Horror fans can be obsessive about the films we love, re-watching our favorites until we know every line of dialog and every member of the cast and crew. Certain films are so captivating, so visually arresting and/or packed with subtext that they practically demand repeat viewings. And while plenty of films tell a compelling story, some have a behind-the-scenes history that’s just as interesting as the fiction.
Sometimes knowing too much about what happened during a film’s production can ruin the magic, making future suspension of disbelief difficult or impossible. But other times, knowing the trials and tribulations that went into making our favorites only enhances our appreciation of the final product; one such film is The Exorcist.
Stories of events that transpired during the filming of The Exorcist are as numerous as they are well documented, in non-fiction films, books, interviews, and fan-sites. It can actually be a bit overwhelming. So I’ve taken it upon myself to scan the most reputable sources to bring you 10 of the choicest morsels of Exorcist trivia. Enjoy!
It could have been Jamie Leigh.
It’s nearly impossible (and almost sacrilegious) to imagine anyone besides Linda Blair playing Regan MacNeil, but landing the role took no small amount of tenacity and fortuitousness; director William Friedkin was so taxed by the process, he actually considered auditioning a female dwarf before he found a young woman talented and brave enough to carry the complicated and difficult role.
As an accomplished child actress, Blair already had representation, yet was somehow completely overlooked by her agency which sent at least 30 other young women to audition. Jamie Leigh Curtis was considered but eventually forbidden to participate by her mother, horror icon Janet Leigh (obviously, this didn’t prevent JLC from establishing herself as an A-1 Scream Queen). Others contenders included: Brooke Shields (who was deemed too young), Carrie Fisher (who thankfully found immortality as the Princess of Alderaan); and Dana Plato (although that one’s probably just a rumor—most likely started by Dana Plato).
Blair’s mother finally circumvented her daughters agency altogether, bringing her to audition herself—and thank Heaven (or Hail Satan) that she did, because it clearly took a young actress with talent beyond her years to pull off such an arduous and terrifying role. Linda Blair has achieved cinematic immortality—but at what cost? Due to death threats from religious fanatics, Warner Brothers paid for a bodyguard detail for the young actress for 6 months after the film’s release. An Academy Award nomination for Best Supporting Actress was derailed by voice artists and body doubles who insisted on majority credit for Blair’s powerhouse achievement. Decades later, she has never shaken the role that made her famous—and certainly never will.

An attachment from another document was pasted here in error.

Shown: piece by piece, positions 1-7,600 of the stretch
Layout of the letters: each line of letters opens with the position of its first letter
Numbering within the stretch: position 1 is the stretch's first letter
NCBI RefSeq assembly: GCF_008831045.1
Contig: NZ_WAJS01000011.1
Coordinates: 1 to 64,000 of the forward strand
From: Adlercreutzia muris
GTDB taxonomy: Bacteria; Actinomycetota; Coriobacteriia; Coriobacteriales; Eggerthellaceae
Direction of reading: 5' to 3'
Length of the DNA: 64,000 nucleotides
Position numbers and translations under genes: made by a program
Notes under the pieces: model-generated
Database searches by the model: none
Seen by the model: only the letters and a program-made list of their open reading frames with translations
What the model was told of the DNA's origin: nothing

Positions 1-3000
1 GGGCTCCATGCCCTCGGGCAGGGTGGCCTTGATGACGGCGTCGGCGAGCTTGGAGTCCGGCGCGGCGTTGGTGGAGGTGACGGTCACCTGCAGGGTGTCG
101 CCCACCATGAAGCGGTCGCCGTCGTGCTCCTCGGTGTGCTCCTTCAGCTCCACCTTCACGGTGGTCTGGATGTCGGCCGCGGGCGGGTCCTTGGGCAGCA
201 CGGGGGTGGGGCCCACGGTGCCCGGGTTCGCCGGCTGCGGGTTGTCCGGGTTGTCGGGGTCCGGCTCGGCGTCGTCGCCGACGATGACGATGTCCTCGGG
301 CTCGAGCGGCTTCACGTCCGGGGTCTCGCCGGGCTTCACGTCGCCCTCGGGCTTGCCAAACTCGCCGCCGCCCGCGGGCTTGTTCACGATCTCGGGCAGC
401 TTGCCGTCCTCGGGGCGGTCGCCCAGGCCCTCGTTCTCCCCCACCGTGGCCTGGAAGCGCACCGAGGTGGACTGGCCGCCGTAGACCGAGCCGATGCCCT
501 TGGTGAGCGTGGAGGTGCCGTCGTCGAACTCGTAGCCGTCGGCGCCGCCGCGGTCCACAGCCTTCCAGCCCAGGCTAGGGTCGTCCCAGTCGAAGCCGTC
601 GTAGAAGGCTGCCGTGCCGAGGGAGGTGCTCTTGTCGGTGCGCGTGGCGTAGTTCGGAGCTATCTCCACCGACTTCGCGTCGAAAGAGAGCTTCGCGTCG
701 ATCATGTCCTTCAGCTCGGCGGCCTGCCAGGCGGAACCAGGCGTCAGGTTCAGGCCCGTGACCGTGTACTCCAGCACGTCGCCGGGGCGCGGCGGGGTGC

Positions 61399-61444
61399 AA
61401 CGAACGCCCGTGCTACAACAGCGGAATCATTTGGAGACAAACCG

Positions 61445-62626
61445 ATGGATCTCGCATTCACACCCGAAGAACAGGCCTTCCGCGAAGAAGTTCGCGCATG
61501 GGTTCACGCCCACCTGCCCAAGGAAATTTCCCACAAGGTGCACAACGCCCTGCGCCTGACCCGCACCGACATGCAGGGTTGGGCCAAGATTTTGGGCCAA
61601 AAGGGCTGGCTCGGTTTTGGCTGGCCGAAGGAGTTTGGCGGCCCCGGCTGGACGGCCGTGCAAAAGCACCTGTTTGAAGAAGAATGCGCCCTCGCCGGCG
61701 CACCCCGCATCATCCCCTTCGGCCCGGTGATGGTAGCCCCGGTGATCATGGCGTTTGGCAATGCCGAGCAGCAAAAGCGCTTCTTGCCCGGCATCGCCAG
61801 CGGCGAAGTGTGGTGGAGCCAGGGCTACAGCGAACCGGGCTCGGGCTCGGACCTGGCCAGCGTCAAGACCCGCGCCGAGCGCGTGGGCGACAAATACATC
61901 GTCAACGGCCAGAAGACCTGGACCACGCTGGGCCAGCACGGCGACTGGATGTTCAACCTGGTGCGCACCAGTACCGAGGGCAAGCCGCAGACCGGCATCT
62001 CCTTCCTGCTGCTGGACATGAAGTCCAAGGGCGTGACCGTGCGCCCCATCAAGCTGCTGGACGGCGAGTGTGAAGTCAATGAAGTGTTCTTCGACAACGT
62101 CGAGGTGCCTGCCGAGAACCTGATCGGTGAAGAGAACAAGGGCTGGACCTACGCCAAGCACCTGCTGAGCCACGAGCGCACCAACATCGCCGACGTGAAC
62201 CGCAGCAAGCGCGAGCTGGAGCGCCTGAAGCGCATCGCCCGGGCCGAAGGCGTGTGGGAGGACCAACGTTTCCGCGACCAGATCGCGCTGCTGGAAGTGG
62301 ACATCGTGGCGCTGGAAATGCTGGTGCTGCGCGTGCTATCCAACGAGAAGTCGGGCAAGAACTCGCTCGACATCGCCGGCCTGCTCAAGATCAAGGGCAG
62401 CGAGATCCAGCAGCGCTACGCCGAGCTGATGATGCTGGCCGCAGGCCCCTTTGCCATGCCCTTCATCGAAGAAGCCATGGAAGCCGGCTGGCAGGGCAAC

The Belgian Surrealist Connection
The most iconic image from this iconic film, the silhouette of Father Merrin (played by Max von Sydow) stepping out of a taxi, suitcase in hand, where he is bathed in a disturbingly eerie glow emanating from a window in the house before him, was actually inspired by the paintings of Belgian Surrealist Rene Magritte, specifically a piece called “L’Empire des lumieres”, which means “Dominion of Light”. When compared to the source, it’s easy to understand why this image from The Exorcist is so arresting; deceptively soothing, it’s as though there’s a primal war being waged between the forces of Light and Darkness. This image distills the very essence of The Exorcists into a single moment in time, an effect achieved by careful design.
Filming: On set with William Friedkin
The supposed “Curse” of The Exorcist may be the granddaddy of all haunted movie urban legends, but it’s not difficult to see why people entertained the idea that working on the film was potentially dangerous. The most infamous stories of sinister events connected to the year-long shoot include the deaths of nine people associated with the film (including Jack MacGowran and Vasilik Maliaros who died before it was released) and a mysterious fire that nearly tanked the entire production. Linda Blair was injured during a scene where her bed was shaking, and Ellen Burstyn suffered a permanent injury to her spine and tailbone after being roughly heaved in a body harness. Fears became so intense Friedkin asked technical advisor Rev. Thomas Bermingham to exercise the set; this request was denied on the grounds that such action would only stoke anxieties. Nonetheless, Rev. Bermingham was compelled to perform a blessing. Christian Evangelist Billy Graham would later claim that an actual demon lived within the reels of celluloid that compose The Exorcist. While it’s easy to dismiss a lot of this as paranoia and coincidence, it is a testament to that impactful power of the film: That it somehow contained an evil with a life beyond fiction and the ability to exert control over actual physical events. Bone chilling, isn’t it?